What with 7 shillings a week for our wages,
High bread prices and low poor relief,
Then the news of Captain Swing in Wiltshire –
We met in ——— ————‘s cottage in November.
We smashed the damned Horsley machines the next day,
————— left a note by the church door:
‘This is to tell all you gentlemen that if you don’t pull down them infernall machines then we will you damnd dogs. An yew mus rise the marrid mens wages tow and sixpence a day an the single tow shillins or we will burn your hay ricks.
From Swing.’
I lost my nerve and stole back in the night,
To hide that note safe within my bible;
But some of the men went on to Tetbury,
Up through the lanes near the Troubled House Inn.
Lord Sherborne sent in the cavalry,
The men tried to escape across the fields,
But they arrested twenty-three good friends;
That wasn’t the end of it by any means –
There was more trouble then at Cherington,
Tetbury, Chavenage and Beverston;
Poor Elizabeth Parker got seven years:
‘Be d—-d if we don’t go to Beverston to break the machines!’
Is what she cried out and was condemned for;
May all their souls rest in Van Diemen’s land,
And may this letter die with the fire.

We put on our best blouses, aprons and hats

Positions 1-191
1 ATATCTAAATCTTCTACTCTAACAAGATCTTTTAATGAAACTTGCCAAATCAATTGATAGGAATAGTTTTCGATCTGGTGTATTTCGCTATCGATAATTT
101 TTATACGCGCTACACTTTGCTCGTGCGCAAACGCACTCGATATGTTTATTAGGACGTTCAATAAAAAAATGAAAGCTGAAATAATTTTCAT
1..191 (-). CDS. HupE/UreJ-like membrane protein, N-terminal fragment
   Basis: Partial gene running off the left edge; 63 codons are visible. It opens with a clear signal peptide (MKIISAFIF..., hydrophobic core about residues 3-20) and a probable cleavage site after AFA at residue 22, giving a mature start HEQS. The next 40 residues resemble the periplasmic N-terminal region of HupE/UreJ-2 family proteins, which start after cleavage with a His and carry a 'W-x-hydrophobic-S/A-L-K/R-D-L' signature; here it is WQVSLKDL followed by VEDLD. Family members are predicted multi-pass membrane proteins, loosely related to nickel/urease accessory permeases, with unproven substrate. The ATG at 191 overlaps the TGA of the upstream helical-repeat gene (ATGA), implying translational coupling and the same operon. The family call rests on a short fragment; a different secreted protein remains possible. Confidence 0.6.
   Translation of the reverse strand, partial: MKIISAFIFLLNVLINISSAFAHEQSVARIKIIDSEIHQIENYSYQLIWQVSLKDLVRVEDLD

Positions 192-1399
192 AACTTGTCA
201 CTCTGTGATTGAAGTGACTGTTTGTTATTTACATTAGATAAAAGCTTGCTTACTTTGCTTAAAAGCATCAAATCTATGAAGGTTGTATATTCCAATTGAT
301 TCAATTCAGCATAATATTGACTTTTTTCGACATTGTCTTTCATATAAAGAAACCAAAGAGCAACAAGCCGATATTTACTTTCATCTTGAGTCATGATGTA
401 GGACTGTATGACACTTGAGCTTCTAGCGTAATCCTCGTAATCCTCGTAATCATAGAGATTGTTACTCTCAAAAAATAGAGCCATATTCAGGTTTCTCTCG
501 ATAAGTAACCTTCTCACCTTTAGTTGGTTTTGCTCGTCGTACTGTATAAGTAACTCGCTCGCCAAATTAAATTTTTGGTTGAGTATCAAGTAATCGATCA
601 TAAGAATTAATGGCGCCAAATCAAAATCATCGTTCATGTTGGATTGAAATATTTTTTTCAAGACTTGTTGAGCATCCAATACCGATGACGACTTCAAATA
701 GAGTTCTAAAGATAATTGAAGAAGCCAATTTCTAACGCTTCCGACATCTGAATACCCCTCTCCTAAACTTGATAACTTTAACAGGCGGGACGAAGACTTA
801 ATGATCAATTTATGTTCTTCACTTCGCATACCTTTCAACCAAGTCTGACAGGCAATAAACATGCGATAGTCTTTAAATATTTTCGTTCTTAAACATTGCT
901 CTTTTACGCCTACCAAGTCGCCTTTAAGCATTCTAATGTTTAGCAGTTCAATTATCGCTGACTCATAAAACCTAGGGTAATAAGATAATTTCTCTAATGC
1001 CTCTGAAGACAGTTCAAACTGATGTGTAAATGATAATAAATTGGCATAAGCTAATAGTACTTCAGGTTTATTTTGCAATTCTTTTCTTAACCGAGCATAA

I’ll never forget last Tuesday, even if I live to seventy.
We all woke up so excited, never eaten porridge so fast.
We put on our best blouses, aprons and hats
(We mightn’t have looked as fine as Miss Austen’s ladies,
But it’s not as though they’ve got the vote either),
The men shaved their chins, put on their caps,
Moleskin trousers and fustian waistcoats,
And out we strode into the lane.
Such a sight you never did see!
Hundreds of working men, women and children,
All marching in an orderly line past our cottage,
And serpentine lines climbing up every valley side,
There must have been thousands!
All laughing and cheering, but sore determined,
Determined to get our rights and right our wrongs.
Just think about what’s happened since the last campaign –
High price of bread. Wages down. Short time working.
Long hours for those who have work.
Tolpuddle Martyrs. The Poor Law. The Workhouse.
The Bible tells us to nurture each other in sickness and in health,
But the Workhouse rents us all asunder!
So it was such a joy to see them all,
See them all streaming from Stroud, Woodchester, Uley, Wotton,
The Stanleys, Selsley, Cainscross, Minchinhampton, Painswick,
Rodborough, Stonehouse, Randwick, Ruscombe, Bisley,
Slad, Steanbridge, Nailsworth, Avening, Horsley,